2001 Sales And Service Activities

Document purpose

The University may engage in sales and service activities in support of its tax-exempt charitable mission of instruction, research, and public service. Effective financial management of such sales and service activities requires adherence to all University Financial Policies. These include but are not limited to Inventories, Extension of Credit to Outside Third Parties for Sales and Services, Collection, Reporting and Payment for all States Sales and Use Tax, Sales and Service Activities, and Internal Control Policies.


December, 1986


October, 2021


April, 2024

Responsible Office



Research Services

The Policy

  1. Sales and service activities are generally limited to those activities that are substantially related to the University’s tax-exempt purposes of instruction, research and public service. Even though the University primarily engages in sales & services activities related to its mission, there can be instances where other sales or services activities are conducted that may not be substantially mission related.

    These non-mission related activities can be generally classified into three general categories: (1) sale of “tangible personal property”, (2) sale of “digital property”, and (3) “Fee for Services” arrangements.

    (1) Tangible Personal Property – is property that can be seen, weighed, measured, felt, and touched. Examples of sold tangible property would be the sale of computers, software, equipment, supplies, books, etc.

    (2) Digital Property – is property delivered through electronic means.  Examples are books, music, photographs, videos, etc.

    (3) Fee for Service Arrangements – Fee for Service activities can include both Facilities and/or Equipment Use Arrangements, as well as Provision of Services Arrangements.

    • Facilities and/or Equipment Arrangements are generally requests by a third person to rent or otherwise use University-owned equipment or research facilities, on a limited basis, for a purpose unrelated to research being conducted at the University, and without any assistance or intellectual input from University personnel.
    • Requests by a third person to have a University faculty member, staff member or student perform non-research-related and technical services, using University-owned facilities or equipment, on a limited basis, for the sole or principal benefit of the third person, can be an example of a Provision of Services Arrangement.

    Fee for service arrangements may exist for scientific, or research-oriented, activities, or for professional consulting in the fields of business, education, and community service.  Scientific/research-oriented agreements will typically be considered fee-for-service when the following conditions exists:

    1. The facilities or equipment, or the services to be performed, is commonly available to the public or readily available from a private entity provider. The facilities or equipment must be provided at a predetermined, fixed price (e.g., hourly or daily rate to use the facility or equipment, or to perform the specialized services).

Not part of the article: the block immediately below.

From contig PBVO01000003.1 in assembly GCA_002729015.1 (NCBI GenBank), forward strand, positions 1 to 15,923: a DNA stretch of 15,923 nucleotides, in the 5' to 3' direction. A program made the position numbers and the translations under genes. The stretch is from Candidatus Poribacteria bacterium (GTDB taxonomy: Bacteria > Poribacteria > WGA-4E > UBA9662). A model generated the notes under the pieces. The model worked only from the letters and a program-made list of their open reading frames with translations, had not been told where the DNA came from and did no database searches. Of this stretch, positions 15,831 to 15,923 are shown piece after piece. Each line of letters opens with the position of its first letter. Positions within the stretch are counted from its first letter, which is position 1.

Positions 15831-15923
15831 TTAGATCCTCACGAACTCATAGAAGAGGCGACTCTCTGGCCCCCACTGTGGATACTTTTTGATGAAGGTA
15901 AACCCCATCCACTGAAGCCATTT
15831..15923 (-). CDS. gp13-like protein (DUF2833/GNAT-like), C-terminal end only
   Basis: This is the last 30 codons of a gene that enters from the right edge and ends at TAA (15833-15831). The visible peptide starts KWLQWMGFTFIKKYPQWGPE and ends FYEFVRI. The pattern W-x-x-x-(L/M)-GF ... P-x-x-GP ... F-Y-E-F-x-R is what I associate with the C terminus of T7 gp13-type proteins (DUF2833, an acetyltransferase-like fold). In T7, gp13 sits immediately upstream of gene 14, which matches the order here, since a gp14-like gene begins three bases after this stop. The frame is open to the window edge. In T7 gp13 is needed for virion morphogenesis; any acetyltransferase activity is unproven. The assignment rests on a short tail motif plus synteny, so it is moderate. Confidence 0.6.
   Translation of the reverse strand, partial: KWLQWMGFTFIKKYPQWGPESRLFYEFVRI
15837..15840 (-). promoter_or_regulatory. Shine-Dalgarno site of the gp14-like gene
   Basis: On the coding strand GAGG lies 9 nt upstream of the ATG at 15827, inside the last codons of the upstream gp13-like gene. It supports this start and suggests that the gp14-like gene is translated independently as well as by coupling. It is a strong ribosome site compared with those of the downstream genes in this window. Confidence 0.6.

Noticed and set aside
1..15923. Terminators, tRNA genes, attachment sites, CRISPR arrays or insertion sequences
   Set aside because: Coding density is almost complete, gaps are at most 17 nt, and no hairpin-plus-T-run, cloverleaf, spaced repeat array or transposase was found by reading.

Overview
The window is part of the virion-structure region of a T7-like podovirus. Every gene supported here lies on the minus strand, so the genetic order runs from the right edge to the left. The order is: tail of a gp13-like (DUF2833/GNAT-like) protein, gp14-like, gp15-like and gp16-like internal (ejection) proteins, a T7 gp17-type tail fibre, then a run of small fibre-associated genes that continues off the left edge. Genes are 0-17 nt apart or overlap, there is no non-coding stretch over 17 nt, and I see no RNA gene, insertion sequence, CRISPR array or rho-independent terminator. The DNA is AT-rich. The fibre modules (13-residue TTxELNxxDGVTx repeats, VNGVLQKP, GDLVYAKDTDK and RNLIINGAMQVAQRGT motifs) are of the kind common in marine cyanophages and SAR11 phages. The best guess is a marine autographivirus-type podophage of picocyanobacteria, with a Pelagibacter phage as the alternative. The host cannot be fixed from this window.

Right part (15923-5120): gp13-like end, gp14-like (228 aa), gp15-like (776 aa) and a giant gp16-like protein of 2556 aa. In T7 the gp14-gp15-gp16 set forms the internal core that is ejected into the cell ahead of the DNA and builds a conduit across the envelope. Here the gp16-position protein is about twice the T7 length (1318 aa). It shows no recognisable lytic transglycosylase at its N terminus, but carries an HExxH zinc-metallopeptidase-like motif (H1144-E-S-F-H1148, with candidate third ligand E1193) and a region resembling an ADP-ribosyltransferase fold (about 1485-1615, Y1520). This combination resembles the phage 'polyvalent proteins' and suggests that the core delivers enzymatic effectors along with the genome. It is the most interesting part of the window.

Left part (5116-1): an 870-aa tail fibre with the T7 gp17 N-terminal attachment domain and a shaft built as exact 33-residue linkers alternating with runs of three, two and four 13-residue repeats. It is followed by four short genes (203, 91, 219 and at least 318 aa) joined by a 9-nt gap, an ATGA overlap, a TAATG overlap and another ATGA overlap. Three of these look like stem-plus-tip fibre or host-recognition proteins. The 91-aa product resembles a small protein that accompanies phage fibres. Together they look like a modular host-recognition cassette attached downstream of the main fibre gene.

2. The service does not involve any intellectual contribution from University faculty, staff, or students (e.g., no design advice, no analysis of data or results).  The proposed payor designs and defines the project without contribution from University faculty, staff, or students.
    3. No intellectual property or new knowledge is anticipated to result from the activity or service. The project does not involve the exploration or testing of a hypothesis with an outcome that is unknown at the beginning of the project.
    4. No publications are anticipated and there is no intent to publish.
    5. It is not anticipated that the University will subcontract any portion of the services to an outside party.

    A project that requires the academic expertise or unique, specialized skills of University faculty, staff, or students, that is not professional consulting in the fields of business, education, or community service is a sponsored program, and not a sales or service activity, and is subject to all of the sponsored program policies.

  2. All proposed new sales and service activities must be reviewed by the Office of the Comptroller for possible unrelated business taxable income (UBTI) considerations and, for Facilities or Equipment Use arrangements, possible sales and use tax.

  3. Accounting for sales and service activity will be in accordance with the AICPA Audit Guide for Colleges and Universities.

  4. Sale and service activity that is transacted on credit cards is subject policy 2006 – Credit Card Sales PCI Compliance.

  5. All Fee for Service activity should be documented with a contract or other documentation acceptable to the Office of Research Services or and Office of the General Counsel.

  6. Proper financial management of sales and service activities is the responsibility of the school/department’s dean or director.

  7. The responsible dean or director must ensure that the approved purpose for which the sales or service activity was organized is maintained. Any significant deviation from the original purpose must be approved by the Senior Planning Group.

  8. Separate accounting records must be maintained for each unique sales and services activity.

  9. Deans and directors of responsibility centers are required to report annually to the Office of the Comptroller the nature of any sales and services activity so that a proper determination of UBTI exposure can be performed.